V8 Function Optimization


  • Patron

    Hey guys!

    As you may or may not know, I’m currently working on a NES emulator.
    Everything was fine, until I started trying to run my 6502 emulation at the actual clock speed of the NES’s CPU. It’s just too damn slow!

    I then proceeded to profile the freaking thing, and found out that my cpu.execute function can’t be optimized because it makes a “Call to a Javascript runtime function”, whatever the heck that means.

    After spending way too much time to figure out what’s wrong with just that cryptic clue from the profiler, I still have no idea what’s the problem.

    So, I decided to plead for your help.

    Any ideas?


  • LDG

    My best guess is that your massive switch statement is causing problems. Specifically, switch statements with more than 128 “cases” cannot be optimized. Looks like your switch has 147 cases. There are a lot of other helpful optimization gotchas on that page as well.

    I’d work on splitting up that big function into a bunch of smaller ones if possible. There are a number of reasons that V8 might refuse to optimize a certain function and if one of those scenarios affects your execute function the entire thing will not be optimized.


  • Patron

    @geoffb said:

    My best guess is that your massive switch statement is causing problems. Specifically, [switch statements with more than 128 “cases” cannot be optimized][1]. Looks like your switch has 147 cases.

    Yeah, I read that page and tried removing some cases, but that doesn’t seems to be the exact problem. It worked when I removed the last 19 cases, but not the first 19.

    I’d work on splitting up that big function into a bunch of smaller ones if possible. There are a number of reasons that V8 might refuse to optimize a certain function and if one of those scenarios affects your execute function the entire thing will not be optimized.

    Oh… right. That sure does make a lot of sense!
    Even if I don’t discover the exact cause of the de-optimization, at least it won’t affect all the instructions.

    Thanks Geoff!


  • Patron

    Thank you sooooo much @geoffb!!


  • Patron

    Now not only my code performs waaaay better and looks way nicer, but now it will also be easier to find what was preventing that function from being optimized!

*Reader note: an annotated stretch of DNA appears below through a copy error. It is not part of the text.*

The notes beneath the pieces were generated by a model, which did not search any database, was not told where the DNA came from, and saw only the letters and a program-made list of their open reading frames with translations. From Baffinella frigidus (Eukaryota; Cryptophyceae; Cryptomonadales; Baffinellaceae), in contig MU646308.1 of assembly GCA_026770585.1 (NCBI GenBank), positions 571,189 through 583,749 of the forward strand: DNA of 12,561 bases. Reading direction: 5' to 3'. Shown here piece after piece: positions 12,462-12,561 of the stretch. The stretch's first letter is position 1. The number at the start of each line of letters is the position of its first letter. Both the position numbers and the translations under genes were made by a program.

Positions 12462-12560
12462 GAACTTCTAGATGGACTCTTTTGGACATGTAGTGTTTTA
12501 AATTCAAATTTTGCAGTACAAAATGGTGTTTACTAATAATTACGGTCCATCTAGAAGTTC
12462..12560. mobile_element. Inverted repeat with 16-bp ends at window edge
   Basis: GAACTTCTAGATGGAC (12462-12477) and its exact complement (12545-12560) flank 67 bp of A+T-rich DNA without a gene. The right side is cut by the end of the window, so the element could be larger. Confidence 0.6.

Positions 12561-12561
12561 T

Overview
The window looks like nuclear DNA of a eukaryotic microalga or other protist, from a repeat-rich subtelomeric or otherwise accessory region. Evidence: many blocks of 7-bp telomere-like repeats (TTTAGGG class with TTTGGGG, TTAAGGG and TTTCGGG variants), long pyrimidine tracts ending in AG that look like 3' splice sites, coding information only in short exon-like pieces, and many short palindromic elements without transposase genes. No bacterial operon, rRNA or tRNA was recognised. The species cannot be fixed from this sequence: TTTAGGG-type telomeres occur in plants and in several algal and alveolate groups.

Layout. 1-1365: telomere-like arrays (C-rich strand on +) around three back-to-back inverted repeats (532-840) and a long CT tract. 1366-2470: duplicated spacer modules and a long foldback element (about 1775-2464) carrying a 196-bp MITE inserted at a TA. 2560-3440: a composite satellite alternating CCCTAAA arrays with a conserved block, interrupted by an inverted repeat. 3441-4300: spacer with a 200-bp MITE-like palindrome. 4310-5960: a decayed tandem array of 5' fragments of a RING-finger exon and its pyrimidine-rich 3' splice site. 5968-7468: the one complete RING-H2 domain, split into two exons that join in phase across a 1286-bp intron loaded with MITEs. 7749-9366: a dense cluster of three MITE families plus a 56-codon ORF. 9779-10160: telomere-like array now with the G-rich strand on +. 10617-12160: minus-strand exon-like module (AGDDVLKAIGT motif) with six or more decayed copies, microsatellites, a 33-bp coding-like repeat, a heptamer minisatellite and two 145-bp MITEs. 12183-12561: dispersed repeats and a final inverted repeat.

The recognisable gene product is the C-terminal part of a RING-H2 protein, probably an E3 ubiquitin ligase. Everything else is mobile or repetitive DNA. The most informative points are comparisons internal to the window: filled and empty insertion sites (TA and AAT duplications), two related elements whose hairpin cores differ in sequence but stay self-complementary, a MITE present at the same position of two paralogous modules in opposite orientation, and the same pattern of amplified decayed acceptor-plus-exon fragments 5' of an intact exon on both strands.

• LDG

    Nice, glad that helped!


  • Jammer

    Interesting find. I just avoid switch cases in games with JS. I’ve known them to be slow. Other things I try to avoid with html5 games:

    • image scaling. This is really inefficient with the canvas especially
    • object deletion, be green and re-use, aka object pooling. This goes for any language with garbage collection
    • heavy use of draw/shape calls instead of using images
    • Avoid static functions & singletons. While you don’t want to release things liberally, you also don’t want to keep things around that you don’t really need.

  • Patron

    @agmcleod said:

    Interesting find. I just avoid switch cases in games with JS. I’ve known them to be slow.

    Yeah, this special case was kinda weird. The problem definetely wasn’t the switch statement itself but something in some of it’s 147 cases, as removing some of them sometimes allowed the function to be optimized again.
    I also tried to replace the switch statement with a ridiculously long if/else if chain, but it also didn’t work, confirming my theory.

    I just separated each instruction into a separate function and then the cpu.execute function just calls the appropriate function based on the current OP code.

    @agmcleod said:

    Other things I try to avoid with html5 games:

    • image scaling. This is really inefficient with the canvas especially
    • heavy use of draw/shape calls instead of using images

    I think rendering won’t be much of a hurdle with this project specifically. The real NES PPU draws pixels at a frequency of aproximatelly 21 MHZ and it has to be emulated that way, otherwise graphics in games that change image data while rendering will be broken.
    So, what most emulators do is write the values the PPU is outputing to a buffer and then render that buffer once a frame, which sounds just perfect for my project.

    But yeah, inneficient canvas calls can really consume your performance.

    • object deletion, be green and re-use, aka object pooling. This goes for any language with garbage collection

    Also not that much relevant for this project, I think. After the emulator boots up, no more objects are created.

    But also very important for general game devery.

    • Avoid static functions & singletons. While you don’t want to release things liberally, you also don’t want to keep things around that you don’t really need.

    Hmmmm… This one is a bit insteresting…

    I have the impression I read somewhere that static functions are faster/more easily optimized than runtime functions.
    Can anyone confirm/deny that?


  • Jammer

    @Josue said:

    Hmmmm… This one is a bit insteresting…

    I have the impression I read somewhere that static functions are faster/more easily optimized than runtime functions.
    Can anyone confirm/deny that?

    It’s definitely a lower priority of things to fix, but it being there consumes memory. We don’t really have statics in javascript, just singletons. Which you can delete manually, but obviously you must be careful if you do. It becomes an issue if your static class holds a texture for example, and you never release the texture. What if it’s an image holding 500kb? Or a large sound file at 5 MBs? Feel free to use singletons, but keep it simple. This line of thought tends to come from C++ where you use constructors & destructors to create & destroy other objects.

    I typically use global singletons like that for configuration only. In libgdx for example, my game class has two static variables for box 2d to world pixel ratios.


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